So yeah, there is a definite awareness that these stories will be collected up and sold. And so you think about length and creative teams and stuff like that and how are you going to sell this?

2000 AD has a history of discovering creators or bringing them to the fore. Even Alan Moore who was doing work before 2000 AD, something like Halo Jones could be considered one of his breakthrough works. With new creators that you're bringing in now, because there isn't the anthology market that there used to be in the 80s or the 70s, do you have to teach people how to tell stories in five page chunks?

Smith: Yeah. I mean, certainly if writers come to 2000 AD who haven't written for it before and are unfamiliar with a certain compressed storytelling you get in 2000 AD. I find myself asking them to maybe speed it up a bit. And there's a certain tendency sometimes to go for a lot of splash pages and that--

And you're like, "We don't have the space. We've got five pages!”

Smith: Yeah. [Laughs] You've got a certain amount of real estate in a 2000 AD episode and you don't really want to blow it all on splash images. Yeah, there is a certain amount of trying to get people to keep it punchy… And 2000 AD is an action comic. There are exceptions of what we run, but by and large, it's an action comic, so it should be exciting. It should be some drama and some excitement and stuff that the reader can't wait to read the next episode. So try and instill that into your story.

Has your idea of 2000 AD changed? When you think about it now, are you completely on a different page from when you started?

Smith: I don't know — possibly, yeah. I think maybe I've become more open to new stuff, new ways of storytelling, new genres and stuff like that. Possibly when I started, I was worried that I had to keep the same things that my predecessors had done and reuse the classic characters. I mean, Dredd, Sinister Dexter every week and others. I mean, Nikolai Dante was running at the time, so they're keeping to those established characters and maybe only slightly dipping a toe into something else.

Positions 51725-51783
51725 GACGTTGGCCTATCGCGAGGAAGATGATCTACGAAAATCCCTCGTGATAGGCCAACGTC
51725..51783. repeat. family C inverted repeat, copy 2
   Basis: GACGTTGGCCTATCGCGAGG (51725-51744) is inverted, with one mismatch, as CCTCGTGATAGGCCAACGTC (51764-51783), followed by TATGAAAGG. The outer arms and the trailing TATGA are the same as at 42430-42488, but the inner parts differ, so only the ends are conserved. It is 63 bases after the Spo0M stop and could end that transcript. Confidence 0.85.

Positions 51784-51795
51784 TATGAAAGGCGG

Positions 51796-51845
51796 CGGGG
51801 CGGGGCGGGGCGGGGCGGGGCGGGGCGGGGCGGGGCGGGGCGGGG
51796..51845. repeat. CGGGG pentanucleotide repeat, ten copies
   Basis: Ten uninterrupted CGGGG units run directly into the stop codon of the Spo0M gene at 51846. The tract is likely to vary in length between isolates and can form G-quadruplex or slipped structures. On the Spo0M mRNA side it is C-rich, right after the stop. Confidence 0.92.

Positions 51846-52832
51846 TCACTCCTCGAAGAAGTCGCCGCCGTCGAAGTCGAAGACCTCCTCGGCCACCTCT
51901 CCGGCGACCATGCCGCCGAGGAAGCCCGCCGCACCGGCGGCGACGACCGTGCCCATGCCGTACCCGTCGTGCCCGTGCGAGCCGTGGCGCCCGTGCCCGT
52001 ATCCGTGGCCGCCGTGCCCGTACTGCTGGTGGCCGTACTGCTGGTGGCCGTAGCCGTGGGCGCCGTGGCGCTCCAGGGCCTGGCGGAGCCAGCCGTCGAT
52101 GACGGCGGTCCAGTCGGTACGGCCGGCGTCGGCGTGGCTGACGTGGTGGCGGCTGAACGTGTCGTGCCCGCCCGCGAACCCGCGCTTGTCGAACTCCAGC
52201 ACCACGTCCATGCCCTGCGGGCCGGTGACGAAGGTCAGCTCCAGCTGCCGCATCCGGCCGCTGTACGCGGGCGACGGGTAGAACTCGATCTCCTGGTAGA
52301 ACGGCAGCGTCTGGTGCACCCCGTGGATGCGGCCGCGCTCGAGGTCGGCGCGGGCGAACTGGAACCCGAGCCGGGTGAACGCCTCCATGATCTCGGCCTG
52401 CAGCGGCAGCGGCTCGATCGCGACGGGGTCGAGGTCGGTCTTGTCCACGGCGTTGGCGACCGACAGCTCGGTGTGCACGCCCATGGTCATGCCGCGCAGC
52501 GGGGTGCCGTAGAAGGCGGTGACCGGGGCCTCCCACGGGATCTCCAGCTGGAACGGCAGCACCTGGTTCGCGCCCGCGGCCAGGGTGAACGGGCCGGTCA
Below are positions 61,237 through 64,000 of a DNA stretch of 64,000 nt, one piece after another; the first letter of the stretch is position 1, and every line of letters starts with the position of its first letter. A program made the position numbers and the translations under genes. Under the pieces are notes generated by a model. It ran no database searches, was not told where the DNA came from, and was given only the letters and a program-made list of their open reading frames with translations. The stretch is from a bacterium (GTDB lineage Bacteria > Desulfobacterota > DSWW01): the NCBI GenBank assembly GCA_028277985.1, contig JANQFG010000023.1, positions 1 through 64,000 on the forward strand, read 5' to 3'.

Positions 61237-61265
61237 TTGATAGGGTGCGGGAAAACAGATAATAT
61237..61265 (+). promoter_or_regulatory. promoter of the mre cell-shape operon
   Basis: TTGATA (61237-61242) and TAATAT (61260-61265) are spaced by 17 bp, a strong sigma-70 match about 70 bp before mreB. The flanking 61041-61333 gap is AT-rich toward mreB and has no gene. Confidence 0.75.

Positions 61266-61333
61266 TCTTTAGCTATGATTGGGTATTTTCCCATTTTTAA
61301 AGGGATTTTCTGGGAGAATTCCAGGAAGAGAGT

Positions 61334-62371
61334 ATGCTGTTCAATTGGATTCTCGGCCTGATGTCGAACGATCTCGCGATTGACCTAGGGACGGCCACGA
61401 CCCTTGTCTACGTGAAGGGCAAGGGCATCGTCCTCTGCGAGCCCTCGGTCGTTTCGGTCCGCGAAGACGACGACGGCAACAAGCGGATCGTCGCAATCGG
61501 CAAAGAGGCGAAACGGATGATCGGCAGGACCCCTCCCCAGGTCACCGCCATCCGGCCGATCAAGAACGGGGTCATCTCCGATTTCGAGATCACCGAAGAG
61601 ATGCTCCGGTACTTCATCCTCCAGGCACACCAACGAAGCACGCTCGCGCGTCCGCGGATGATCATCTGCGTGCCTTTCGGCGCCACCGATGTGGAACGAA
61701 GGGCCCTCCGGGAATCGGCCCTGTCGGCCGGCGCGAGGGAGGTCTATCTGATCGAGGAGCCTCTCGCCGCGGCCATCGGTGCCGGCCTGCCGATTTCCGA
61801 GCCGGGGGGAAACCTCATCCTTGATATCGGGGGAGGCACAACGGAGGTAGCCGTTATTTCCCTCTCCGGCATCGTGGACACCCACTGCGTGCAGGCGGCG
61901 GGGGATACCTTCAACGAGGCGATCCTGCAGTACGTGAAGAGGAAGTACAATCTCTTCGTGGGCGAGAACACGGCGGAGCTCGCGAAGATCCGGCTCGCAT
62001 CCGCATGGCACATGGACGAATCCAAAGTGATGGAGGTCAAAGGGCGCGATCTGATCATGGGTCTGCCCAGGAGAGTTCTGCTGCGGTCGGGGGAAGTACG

But now, I think there's nothing to be scared about by trying something new. And I think the readership likes to see new stories, new ideas. They like to be able to come into something where they don't have to know any backstory. We are always getting people that say, "Oh, when's your next jumping-on prog?" So yeah, there's a great opportunity to put in something new that people can jump in straight from the beginning and you can try and balance that with the series that you've already been running to keep a consistency.

So yeah, I mean the general ethos of 2000 AD is attitude. I don't think it has changed at all. I mean, I try and commission stories that I'd like to read if I was just a reader. And hopefully I am on a similar mindset to the general readership.

Okay. Last question: You're four years away from the 50th anniversary.

Smith: Yeah…

Are you thinking about it? How far in advance do you plan? Are you just like, "Let me get to the end of 2024 first?" Or are you already looking down the road being like, "Oh, I should start thinking about what we're doing?"

Smith: Well, yeah, we've already had a meeting about possible ideas that we can do for the 50th. I haven't done anything yet. I don't tend to work that far in advance, by and large.

I mean, for a weekly comic working four years in advance is something like 200 issues…!

Smith: But I mean, I've got roughly what I think will be running in 2000 AD in spring of next year. But beyond that, it's just all floating. I don't like having too much set in stone because I think it robs the job of a lot of the fun and the spontaneity if you've got everything planned out for the next 12 months.

That said, one of the problems with being an editor for the length of time that I have is that I've done so many birthday issues. It was the 25th anniversary in February 2002. So I'd only been in the job for a month and a bit.

No pressure.

Smith: Yeah, I mean that was fairly regular prog, with just a couple of special stories. But then obviously, there was the 30th, 35th, 40th, and you start running out of ideas of how you can mark these occasions. You drag out Brian Bolland and make the man to do a cover, but you've done all these things. I’ve done “What If?” stories and I’ve done some funny Tharg stories with Tharg at the birthday party or whatever. But then, you start to run out of ideas. So for 50th, I don't know…

Go wild, kill Judge Dredd! [Laughs]

Smith: Yes, we will. Yeah.


Inside the Rebellion Vault: Rediscovering the secret history of British comics